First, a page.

The most common method used by judgment-creditors to enforce judgments is wage garnishment, in which a judgment creditor contacts the judgment-debtor's employer and requires the employer to deduct a certain portion of wages each pay period and send the money to the creditor.
However, several states, including Texas, Pennsylvania, North Carolina, and South Carolina, do not allow wage garnishment for the enforcement of most judgments. In several other states, such as New Hampshire, wage garnishment is not the "preferred" method of judgment enforcement because, while possible, it is a tedious and time consuming process for creditors. In most states, creditors are allowed to garnish wages between 10% and 25% of your income, with the percentage allowed being determined by each state.
For example, if you live in California, which allows for 25% wage garnishment, and you take home $2,000 per month, a judgment creditor could garnish you at the rate of $500 per month until the debt is paid off. Keep in mind that, generally, only one garnishment is allowed at a time, so if you have several judgments against you, the one who contacted your employer first would be paid first from the garnishment, then the second, and so on. Another important point to remember is that Social Security benefits, pension payments, and many other types of income for the elderly and disabled, are exempt from garnishment, which means that most elderly Americans do not need to fear wage garnishment if they are unable to pay their bills.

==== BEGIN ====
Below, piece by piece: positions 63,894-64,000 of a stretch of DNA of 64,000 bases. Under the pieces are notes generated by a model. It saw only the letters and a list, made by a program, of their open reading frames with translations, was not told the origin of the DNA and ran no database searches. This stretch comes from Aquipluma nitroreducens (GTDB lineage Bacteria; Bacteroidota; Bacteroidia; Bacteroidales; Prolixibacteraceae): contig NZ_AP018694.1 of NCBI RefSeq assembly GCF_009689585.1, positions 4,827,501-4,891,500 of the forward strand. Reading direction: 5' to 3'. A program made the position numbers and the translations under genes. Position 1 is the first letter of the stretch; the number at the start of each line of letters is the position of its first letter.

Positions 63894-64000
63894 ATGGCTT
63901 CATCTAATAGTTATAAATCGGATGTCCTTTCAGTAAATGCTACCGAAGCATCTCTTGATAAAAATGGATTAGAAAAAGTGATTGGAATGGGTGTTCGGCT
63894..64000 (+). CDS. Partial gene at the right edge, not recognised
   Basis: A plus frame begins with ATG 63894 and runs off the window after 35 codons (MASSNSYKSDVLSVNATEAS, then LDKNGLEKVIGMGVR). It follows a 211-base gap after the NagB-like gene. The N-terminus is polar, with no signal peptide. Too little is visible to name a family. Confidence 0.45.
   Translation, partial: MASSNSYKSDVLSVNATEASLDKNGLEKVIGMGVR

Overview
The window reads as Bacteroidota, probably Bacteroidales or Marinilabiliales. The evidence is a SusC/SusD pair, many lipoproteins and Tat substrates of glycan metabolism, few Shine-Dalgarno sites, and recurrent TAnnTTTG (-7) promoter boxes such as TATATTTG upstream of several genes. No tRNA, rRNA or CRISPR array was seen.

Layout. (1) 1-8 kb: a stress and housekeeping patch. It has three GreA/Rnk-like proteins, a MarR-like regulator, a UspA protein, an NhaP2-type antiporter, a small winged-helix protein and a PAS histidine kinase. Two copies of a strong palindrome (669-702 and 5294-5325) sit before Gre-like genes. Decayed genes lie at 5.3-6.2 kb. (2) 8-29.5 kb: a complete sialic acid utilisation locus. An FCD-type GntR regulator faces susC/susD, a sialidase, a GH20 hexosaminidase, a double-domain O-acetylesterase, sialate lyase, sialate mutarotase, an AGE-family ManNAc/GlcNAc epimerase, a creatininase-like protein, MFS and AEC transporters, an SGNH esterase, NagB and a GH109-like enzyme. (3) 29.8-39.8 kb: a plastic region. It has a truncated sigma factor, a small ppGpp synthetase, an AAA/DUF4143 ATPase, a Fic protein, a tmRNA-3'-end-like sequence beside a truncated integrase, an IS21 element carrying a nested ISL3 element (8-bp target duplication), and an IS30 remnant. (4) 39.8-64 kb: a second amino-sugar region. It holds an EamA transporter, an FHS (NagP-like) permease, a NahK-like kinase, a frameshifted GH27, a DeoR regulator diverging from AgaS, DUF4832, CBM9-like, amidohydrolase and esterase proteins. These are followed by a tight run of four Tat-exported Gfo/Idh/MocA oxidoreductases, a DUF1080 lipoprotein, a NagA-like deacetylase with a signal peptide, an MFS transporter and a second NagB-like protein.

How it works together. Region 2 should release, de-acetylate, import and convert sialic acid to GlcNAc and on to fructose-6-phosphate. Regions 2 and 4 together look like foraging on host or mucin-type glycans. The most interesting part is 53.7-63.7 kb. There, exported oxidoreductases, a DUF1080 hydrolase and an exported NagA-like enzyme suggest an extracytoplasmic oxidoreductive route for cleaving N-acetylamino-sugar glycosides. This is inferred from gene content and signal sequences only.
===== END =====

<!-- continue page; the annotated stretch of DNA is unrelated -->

The US Dept. of Labor offers several resources explaining wage garnishment rules in general, and Title III, Consumer Credit Protection Act (CCPA), specifically.
Washington Wage Garnishment
Washington's wage garnishment rules can be found in Chapter 6.27 RCW: Garnishment. Under Washington law, the greater of the following two amounts may be garnished per week: a) Thirty times the federal minimum hourly wage; or b) Seventy-five percent of the disposable earnings of the defendant. Wage garnishment rules are different for spousal or child support in Washington, and also take into consideration if a defendant is supporting a child (RCW 6.27.150).
If you reside in another state, see the Bills.com Wage Garnishment article to learn more.
A judgment is required before a wage garnishment can occur. Consult with an attorney in Washington to determine whether the divorce decree gives you the ability to garnish your ex-spouse's wages, or if a separate hearing is required.
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